Tonight while poop scooping the yard I was listening to Robert Cialdini’s Pre-Suasion: A Revolutionary Way to Influence and Persuade. My nose was not enjoying the experience, but my ears and my mind were in pure bliss. I love learning and improving, and tonight I learned an absolute gem that will help me as a writer produce more work.
At one point in the book Cialdini is talking how if you want to an effective persuader, you need to not only grab attention, but you need to hold on to it as well. And during that discussion, he talks about the human need for closure. He gives a couple of examples.
He talked about that nagging feeling we have if we are multi-tasking and put down one project mid project in order to focus our attention elsewhere. For example, if I’m watching highlights of an NBA game from last night, and a friend calls me during the middle of those highlights, I’ll pause the highlights and start talking to my friend, but I’ll have that nagging feeling that I want to know how the game ended, and I’ll find myself focusing on the game instead of what my friend is saying.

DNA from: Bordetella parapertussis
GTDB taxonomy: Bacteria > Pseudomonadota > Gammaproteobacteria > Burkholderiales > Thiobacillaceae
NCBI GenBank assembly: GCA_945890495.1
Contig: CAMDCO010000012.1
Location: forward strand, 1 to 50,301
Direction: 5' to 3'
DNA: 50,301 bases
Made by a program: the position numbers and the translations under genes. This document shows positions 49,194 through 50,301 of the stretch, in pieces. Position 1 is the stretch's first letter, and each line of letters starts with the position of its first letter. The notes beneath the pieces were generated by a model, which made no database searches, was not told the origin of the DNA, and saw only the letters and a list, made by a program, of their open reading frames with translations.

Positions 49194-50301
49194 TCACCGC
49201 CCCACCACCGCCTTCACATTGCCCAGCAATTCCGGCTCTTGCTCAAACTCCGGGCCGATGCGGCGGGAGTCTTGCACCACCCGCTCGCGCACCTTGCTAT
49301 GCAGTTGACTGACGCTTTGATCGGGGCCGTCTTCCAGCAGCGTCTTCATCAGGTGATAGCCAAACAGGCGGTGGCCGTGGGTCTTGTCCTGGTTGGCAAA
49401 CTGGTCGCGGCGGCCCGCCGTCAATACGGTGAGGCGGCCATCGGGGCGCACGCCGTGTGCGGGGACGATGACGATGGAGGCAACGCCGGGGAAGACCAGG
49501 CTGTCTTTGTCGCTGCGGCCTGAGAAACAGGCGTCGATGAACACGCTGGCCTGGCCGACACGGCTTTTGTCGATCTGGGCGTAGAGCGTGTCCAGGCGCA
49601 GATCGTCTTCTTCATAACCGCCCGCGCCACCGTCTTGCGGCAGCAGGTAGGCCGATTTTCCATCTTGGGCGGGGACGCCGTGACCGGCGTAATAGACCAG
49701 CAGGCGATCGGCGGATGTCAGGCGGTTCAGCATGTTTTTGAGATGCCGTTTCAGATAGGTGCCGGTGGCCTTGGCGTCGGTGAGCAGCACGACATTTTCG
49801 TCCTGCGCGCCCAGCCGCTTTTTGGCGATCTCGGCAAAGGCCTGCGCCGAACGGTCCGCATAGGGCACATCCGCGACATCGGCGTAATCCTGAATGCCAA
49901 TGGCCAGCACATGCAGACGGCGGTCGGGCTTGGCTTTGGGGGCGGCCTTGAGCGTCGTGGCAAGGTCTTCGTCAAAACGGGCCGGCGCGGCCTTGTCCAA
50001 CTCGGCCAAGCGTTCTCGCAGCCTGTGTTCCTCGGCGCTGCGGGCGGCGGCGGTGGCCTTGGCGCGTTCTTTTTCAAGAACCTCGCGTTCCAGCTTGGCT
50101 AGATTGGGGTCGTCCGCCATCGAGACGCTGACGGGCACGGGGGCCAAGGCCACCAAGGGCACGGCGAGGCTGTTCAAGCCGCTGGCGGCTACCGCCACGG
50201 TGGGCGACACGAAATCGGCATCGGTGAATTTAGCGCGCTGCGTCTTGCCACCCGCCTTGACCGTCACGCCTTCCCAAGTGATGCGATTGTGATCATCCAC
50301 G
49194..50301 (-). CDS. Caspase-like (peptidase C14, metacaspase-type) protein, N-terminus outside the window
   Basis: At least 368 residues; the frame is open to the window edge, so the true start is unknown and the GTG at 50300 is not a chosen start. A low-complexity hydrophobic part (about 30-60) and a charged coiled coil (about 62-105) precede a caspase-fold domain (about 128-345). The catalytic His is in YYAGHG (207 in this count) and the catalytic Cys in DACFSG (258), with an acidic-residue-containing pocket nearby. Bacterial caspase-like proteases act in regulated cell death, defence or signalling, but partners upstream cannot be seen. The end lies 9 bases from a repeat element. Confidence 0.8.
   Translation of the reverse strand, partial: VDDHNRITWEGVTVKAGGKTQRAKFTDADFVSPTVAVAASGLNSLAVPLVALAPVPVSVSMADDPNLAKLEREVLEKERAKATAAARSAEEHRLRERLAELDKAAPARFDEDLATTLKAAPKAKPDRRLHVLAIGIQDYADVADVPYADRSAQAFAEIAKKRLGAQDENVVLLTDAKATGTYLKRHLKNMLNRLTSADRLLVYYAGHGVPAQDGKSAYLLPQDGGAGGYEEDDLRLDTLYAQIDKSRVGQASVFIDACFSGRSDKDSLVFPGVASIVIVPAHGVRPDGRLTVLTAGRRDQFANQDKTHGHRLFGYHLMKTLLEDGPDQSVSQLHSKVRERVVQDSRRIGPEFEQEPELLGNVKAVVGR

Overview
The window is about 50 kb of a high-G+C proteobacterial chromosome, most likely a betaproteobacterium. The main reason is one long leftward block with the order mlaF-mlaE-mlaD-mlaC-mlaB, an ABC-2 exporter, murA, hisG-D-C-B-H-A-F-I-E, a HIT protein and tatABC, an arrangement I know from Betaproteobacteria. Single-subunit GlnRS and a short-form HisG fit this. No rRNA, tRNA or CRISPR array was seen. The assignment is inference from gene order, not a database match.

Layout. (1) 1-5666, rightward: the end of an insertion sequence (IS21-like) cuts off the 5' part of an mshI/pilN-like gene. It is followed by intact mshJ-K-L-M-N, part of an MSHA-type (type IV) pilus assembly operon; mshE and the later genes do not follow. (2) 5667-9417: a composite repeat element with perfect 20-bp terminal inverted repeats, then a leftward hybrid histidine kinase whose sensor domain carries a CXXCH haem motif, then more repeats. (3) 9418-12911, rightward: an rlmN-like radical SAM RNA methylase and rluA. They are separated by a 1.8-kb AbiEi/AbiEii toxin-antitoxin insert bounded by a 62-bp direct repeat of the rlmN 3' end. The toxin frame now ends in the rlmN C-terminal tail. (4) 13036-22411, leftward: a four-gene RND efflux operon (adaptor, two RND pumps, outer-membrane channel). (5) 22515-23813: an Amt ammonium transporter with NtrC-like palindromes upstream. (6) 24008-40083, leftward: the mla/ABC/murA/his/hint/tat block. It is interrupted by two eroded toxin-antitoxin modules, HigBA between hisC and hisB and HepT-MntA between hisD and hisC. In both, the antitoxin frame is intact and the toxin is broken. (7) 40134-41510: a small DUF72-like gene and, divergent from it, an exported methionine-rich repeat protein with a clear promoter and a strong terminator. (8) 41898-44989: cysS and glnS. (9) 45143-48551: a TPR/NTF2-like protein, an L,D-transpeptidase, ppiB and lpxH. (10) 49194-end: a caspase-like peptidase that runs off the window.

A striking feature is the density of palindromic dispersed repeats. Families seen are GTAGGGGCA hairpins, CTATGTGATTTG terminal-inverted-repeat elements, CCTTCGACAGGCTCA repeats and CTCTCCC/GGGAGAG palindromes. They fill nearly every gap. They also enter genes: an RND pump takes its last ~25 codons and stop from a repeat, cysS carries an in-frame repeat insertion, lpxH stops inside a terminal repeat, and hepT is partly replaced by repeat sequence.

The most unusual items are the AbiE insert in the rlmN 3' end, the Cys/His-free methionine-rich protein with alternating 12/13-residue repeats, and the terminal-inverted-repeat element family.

Another example he gave was of a study that was something to the effect of men rating women on attractiveness, and then the people doing the study trying to see if who women wanted to go out with was dependent on how high their raters rated them in terms of attractiveness. But the surprising find from the study was the women actually wanted to go out the most with men whose ratings of them they were not able to see. The need for closure and finding out what someone rated them was stronger than the more straightforward desire to go out with men who thought they were attractive.
Then Cialdini talks about a friend of his who had always impressed him in terms of how much written content she produced. She is prolific. One day he asked her how she does it and her trick, which Cialdini says he now uses, is to never end a writing session on a complete thought. Even if she knows how the thought ends and can complete it, she doesn’t. This exploits her human need for closure and helps bring her back to her desk for her next writing session to continue her thought and complete that part of her writing.
This is a genius idea, beautiful in its simplicity, and I can instantly see how well this is going to work. The human need for closure is going to pull me back to my desk, time after time, and help me get more written work completed. Every time I finish an article and publish it, I’m always going to start a new one, stop my work mid-thought, and I’ll be drawn back to get closure, and this will lead to more articles being produced. Thank you Cialdini!
Okay, off to write a little bit about PEDEVCO, and then stop mid-thought.